Posts Tagged ‘child’

On Welcoming A Wisewoman

January 23, 2014

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A new humility has surfaced in me the last couple of years, a sort of surrender to the wise woman birthing herself in my being as I round the corner of menopause.  Pregnancy with this energy seemed to have lasted a slowly percolating decade, but when labor ensued, it was a force I had no previous awareness of, raw and fierce and gentle all at the same time.

 

Before where I had a sense of self, knowing exactly who I was and where I was going, this wise woman crone brought down some sort of unearthly axe and suddenly I was forgetful, weak when I wanted to be strong, stupid when I needed to be sharp, exhausted when I had to be on my game, bored when I would rather have been curious and enthusiastic.  This old dame was turning me upside down and inside out.

 

Nothing like a huge and uncomfortable change ever seems to happen at a good time, does it?!  And so, surrender was not only necessary, but inescapable.  The crone energy is Kali Ma Herself, Hindu goddess of sharp, grand, and furious awakening.  When I finally decided to surrender, it seemed that it would require a willingness to speak up, a need to educate the less initiated, and a bold-assed declaration of my boundaries that pissed people off.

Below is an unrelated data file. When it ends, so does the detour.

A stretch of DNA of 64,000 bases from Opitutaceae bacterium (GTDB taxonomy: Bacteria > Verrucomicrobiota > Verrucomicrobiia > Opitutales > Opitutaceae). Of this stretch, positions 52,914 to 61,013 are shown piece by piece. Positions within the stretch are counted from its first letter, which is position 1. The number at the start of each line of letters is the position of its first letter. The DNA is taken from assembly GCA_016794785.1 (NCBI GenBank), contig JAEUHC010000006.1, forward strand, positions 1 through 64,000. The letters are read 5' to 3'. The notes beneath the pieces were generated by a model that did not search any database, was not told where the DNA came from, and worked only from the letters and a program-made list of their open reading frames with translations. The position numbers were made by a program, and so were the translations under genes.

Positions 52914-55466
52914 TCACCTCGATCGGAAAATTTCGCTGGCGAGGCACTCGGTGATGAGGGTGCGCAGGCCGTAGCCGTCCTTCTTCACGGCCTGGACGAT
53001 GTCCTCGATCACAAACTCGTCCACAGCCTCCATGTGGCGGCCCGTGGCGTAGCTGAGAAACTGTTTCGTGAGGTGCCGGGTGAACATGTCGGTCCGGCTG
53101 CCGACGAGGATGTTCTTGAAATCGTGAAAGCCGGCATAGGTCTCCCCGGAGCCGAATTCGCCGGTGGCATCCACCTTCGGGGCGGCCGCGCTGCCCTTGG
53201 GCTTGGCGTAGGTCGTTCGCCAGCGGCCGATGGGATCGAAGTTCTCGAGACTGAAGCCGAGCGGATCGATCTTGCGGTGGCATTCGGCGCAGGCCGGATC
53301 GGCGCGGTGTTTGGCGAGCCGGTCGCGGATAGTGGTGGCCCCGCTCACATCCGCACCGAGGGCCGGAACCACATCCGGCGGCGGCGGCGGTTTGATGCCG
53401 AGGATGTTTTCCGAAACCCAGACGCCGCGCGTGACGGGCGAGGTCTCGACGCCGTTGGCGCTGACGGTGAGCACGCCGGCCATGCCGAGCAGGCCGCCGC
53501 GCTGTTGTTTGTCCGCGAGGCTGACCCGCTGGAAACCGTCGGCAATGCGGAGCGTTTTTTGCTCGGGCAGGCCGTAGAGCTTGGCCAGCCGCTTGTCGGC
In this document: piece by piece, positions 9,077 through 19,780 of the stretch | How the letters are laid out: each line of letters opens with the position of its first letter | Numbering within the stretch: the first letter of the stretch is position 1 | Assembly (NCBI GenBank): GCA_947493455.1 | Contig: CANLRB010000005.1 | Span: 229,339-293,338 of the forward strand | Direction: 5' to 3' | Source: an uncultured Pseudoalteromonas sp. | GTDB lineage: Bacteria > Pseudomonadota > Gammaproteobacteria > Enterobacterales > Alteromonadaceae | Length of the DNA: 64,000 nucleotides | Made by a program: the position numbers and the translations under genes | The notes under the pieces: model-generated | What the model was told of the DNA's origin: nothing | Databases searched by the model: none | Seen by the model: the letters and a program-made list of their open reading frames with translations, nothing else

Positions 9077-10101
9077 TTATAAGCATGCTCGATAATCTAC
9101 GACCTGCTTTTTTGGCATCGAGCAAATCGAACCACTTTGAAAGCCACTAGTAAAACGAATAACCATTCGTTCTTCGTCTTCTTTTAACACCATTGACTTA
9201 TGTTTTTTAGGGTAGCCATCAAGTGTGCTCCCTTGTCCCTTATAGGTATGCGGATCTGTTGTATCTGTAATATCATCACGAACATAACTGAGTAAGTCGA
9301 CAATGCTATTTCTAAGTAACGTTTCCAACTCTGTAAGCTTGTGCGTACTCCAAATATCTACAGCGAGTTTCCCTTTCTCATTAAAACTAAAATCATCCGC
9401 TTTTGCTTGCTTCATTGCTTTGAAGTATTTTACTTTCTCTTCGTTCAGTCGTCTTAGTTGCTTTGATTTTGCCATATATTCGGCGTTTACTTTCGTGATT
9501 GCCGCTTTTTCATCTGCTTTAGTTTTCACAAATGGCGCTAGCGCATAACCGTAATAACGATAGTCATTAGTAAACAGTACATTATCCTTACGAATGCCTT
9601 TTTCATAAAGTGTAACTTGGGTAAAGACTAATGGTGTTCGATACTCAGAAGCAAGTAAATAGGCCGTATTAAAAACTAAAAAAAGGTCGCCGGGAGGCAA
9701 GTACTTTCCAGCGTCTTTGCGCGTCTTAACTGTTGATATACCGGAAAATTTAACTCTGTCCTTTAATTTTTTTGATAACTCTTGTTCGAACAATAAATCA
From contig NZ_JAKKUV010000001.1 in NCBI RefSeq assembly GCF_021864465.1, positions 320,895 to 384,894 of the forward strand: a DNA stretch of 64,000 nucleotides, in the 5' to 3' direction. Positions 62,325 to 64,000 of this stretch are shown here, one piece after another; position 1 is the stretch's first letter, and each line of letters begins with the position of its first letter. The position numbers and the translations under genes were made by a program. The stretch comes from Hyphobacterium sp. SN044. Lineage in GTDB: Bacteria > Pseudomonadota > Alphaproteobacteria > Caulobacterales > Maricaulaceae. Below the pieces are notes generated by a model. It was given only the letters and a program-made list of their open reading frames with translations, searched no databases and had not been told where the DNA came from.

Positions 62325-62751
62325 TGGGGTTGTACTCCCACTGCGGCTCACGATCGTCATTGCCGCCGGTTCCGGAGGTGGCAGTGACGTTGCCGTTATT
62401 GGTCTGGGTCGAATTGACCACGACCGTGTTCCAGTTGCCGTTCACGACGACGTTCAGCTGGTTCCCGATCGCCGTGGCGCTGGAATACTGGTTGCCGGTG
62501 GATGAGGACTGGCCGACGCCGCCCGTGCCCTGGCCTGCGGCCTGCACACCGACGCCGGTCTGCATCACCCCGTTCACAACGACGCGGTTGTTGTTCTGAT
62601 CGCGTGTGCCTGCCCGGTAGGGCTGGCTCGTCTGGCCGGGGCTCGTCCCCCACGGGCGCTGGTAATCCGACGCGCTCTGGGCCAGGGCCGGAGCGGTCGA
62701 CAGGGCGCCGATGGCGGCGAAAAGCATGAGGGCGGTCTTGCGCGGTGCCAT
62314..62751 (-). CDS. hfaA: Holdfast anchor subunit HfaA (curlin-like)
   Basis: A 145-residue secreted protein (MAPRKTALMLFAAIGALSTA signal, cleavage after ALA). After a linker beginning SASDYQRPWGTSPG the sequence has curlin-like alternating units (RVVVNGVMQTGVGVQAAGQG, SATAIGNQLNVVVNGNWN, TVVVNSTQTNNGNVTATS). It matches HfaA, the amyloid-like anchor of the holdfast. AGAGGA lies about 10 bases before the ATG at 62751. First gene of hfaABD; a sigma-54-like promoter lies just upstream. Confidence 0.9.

I’m still in the throes of this, but can report that a sense of humor is crucial.  When I find myself in certain situations, it can be utterly unnerving if I don’t have the capacity to laugh at myself with others.  The other day I told my 13 year old to please get his bacon on and get out to the car so we wouldn’t be late.  Words I have spoken my whole life suddenly interchange, and I don’t even hear myself as they slide effortlessly out of my mouth.  He just stood there laughing hysterically, with me feeling a bit offended.  “What are you laughing at?” I inquired.  He told me what I had just said, and I was baffled.  Truly, I thought I told him to get his coat on.

 

My sweet husband will attest that he can tell me something, only to find me asking the same question an hour or a day later,  as if the conversation never happened.  At first, he thought I was messing with him.  I explain that this is what birthing a crone looks like, and he’ll have to try to remember that I require a bit more gentleness, a bit more tolerance, and a whole lot of patience until she emerges and this passage is complete.  I am welcoming a wise woman, and she is in the becoming.

 

Who is in your life that is at the crossroads of this powerful transformation?  In what ways can you support her, learn from her, honor her in holding a space for soft landing while she is birthing possibly the most compelling and courageous transformation she has ever met?  If you are in this stage, how do you hold yourself gently, and what are you celebrating about it?

 

I would love to hear your experience, your questions, your deep inquiries and gifts…feel free to share below.

 

~Goddess Oceana